It’s Time to Bring Safe Staffing to New Jersey Nursing Homes

New Jersey nursing homes rank among the bottom in the country for average CNA staffing-hours per patient. But CNAs are often both caregivers and family to their patients

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I am proud to be a nursing-home caregiver and delegate of my union, 1199SEIU. Every day, my coworkers and I strive to provide loving care and attention to our elderly residents. In the 22 years that I’ve been a certified nursing assistant (CNA), short staffing has made it more and more challenging to give our residents the personalized care they need and deserve. That’s why on May 1, International Workers Day, I joined fellow CNAs from across the state for the “March for Our Patients” in Trenton, calling on New Jersey lawmakers to pass bill S-1612/A-382, to establish minimum nursing aide-to-patient ratios in our state’s nursing homes.

Today, New Jersey nursing homes rank among the bottom in the country for average CNA staffing hours per patient. But we play an incredibly important role in our patients’ lives, assisting them with all their routine daily activities, like dressing, feeding, and bathing, as well as helping them turn in their beds to prevent pressure sores.

Our residents are wonderful people who have lived long lives and have many stories they want to tell us. We are the only people they get to talk to every day. Families sometimes come during the holidays or on weekends, but from Monday to Friday, usually all they have is us. We become our patients’ primary source of emotional support and friendship at a difficult and lonely time in their lives.

When we’re working short, it becomes very challenging to meet our patients’ basic needs, let alone to find the time to do something special to brighten their day. That could be something as simple as taking a few minutes to curl a patient’s hair or put her makeup on, to make her feel cared for.

One resident at my facility, who wasn’t even under my charge, bonded particularly closely with me. She used to follow me everywhere and wait outside the door while I was caring for others. She wanted to keep her ability to walk, but needed assistance getting out of her wheelchair, which I would help her with. Imagine sitting in a chair all day, and only having a few minutes to get up and walk each day. How would you feel?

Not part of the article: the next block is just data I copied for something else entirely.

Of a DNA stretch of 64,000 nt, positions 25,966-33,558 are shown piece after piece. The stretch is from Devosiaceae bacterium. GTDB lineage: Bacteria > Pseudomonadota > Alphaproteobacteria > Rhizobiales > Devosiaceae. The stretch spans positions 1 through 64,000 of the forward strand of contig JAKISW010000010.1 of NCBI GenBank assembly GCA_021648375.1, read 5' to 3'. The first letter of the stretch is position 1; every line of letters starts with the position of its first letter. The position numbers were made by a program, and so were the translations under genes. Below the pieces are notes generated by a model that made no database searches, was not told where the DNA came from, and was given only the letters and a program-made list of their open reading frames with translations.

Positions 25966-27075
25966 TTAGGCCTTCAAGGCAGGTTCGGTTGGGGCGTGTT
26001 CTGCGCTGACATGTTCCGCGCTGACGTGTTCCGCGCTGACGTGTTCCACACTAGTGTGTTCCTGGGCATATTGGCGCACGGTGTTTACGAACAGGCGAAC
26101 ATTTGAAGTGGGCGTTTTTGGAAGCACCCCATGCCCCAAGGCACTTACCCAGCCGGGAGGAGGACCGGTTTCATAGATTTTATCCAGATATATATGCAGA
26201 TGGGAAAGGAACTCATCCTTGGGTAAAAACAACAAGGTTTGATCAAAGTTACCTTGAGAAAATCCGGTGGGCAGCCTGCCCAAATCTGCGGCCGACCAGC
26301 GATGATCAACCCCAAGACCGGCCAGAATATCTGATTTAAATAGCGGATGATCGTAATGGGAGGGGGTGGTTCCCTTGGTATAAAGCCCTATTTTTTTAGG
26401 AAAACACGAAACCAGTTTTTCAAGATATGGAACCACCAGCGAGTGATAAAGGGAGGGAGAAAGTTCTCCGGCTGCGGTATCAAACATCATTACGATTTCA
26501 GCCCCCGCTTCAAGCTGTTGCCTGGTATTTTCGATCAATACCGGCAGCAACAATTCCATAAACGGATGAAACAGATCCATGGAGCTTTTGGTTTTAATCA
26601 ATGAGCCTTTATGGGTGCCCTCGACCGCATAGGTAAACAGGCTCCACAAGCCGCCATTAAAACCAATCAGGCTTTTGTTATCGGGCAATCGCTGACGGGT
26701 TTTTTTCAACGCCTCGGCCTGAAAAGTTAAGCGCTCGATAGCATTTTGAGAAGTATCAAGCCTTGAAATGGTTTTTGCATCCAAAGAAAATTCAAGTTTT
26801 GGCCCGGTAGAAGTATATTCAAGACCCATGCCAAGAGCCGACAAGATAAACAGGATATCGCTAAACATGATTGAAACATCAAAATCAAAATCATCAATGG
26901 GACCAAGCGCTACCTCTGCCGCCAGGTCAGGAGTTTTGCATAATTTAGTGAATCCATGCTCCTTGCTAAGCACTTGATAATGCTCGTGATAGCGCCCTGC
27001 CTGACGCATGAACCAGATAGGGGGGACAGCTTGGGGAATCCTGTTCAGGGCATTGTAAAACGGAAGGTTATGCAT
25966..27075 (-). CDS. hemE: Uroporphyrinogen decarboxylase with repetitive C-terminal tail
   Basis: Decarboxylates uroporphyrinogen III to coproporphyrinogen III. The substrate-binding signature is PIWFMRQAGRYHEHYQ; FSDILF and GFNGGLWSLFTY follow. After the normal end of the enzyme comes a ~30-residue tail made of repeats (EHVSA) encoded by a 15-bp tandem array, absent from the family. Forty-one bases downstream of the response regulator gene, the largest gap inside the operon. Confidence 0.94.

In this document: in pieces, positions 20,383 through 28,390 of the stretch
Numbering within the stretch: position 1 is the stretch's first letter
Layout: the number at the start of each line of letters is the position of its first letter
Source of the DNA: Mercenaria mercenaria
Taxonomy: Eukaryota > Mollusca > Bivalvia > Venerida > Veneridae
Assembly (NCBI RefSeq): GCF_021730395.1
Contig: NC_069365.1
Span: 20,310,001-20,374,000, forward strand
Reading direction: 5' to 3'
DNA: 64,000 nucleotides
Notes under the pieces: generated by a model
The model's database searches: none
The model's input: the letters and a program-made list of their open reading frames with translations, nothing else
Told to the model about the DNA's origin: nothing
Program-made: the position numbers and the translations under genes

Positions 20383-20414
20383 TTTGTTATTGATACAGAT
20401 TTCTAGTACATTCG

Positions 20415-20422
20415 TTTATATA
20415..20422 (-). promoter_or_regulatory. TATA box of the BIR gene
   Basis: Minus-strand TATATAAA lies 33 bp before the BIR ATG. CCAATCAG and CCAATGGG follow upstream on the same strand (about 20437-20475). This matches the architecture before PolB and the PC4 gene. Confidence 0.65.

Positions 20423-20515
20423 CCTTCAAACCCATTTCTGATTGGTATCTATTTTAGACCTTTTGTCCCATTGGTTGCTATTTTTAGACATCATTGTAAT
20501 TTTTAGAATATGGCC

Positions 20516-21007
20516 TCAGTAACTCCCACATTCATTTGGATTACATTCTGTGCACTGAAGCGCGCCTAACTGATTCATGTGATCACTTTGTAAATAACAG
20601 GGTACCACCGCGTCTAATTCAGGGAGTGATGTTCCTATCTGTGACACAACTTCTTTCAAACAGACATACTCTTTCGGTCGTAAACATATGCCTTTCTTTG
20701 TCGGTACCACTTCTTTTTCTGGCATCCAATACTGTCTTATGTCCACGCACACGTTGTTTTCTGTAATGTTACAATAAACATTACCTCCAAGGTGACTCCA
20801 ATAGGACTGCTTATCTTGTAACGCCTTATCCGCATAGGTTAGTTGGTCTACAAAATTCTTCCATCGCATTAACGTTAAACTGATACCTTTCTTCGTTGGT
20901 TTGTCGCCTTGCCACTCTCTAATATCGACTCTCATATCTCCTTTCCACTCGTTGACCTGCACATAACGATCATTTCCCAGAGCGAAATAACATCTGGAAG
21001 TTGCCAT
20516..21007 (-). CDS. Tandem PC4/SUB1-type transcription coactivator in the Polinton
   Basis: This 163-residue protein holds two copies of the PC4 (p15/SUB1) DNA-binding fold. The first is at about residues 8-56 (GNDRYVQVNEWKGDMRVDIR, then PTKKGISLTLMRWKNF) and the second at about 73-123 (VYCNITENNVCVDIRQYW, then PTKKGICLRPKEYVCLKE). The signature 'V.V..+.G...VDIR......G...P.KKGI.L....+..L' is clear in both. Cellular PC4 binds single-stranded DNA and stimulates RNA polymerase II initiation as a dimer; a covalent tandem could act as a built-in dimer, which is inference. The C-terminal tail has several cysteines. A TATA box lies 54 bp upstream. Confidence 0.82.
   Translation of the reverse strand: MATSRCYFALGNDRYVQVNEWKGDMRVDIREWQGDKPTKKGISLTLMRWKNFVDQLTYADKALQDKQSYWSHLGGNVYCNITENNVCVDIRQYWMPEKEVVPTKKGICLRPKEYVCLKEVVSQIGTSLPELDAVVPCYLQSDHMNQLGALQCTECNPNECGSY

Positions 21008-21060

There are many ways in which short staffing in nursing homes changes our residents’ preferred lifestyles. For example, many patients need assistance with eating. In the mornings, because there’s so much work to do, CNAs often must urge patients to eat fast, even if they would prefer to eat at a slower pace. If a patient wants to sleep in and doesn’t wake up in time for breakfast, they may lose their hot meal and their CNA will have to scramble to find them a sandwich, often just peanut butter and jelly.

Residents usually get just two showers a week. If there were more CNAs, residents could have more flexibility in choosing when and how often they are cleaned. Our residents are human beings — they deserve the opportunity to choose the type of lifestyle they want, and it’s not fair to them if short staffing prevents that.

Two years ago, my coworkers and I were ecstatic when our Legislature passed a bill to improve CNA staffing levels in nursing homes, but we were equally heartbroken when it was vetoed by Gov. Chris Christie in January 2016. Now is the time to right that wrong. Our patients have waited long enough — we must honor and value their lives by passing bill S-1612/A-382 this year.

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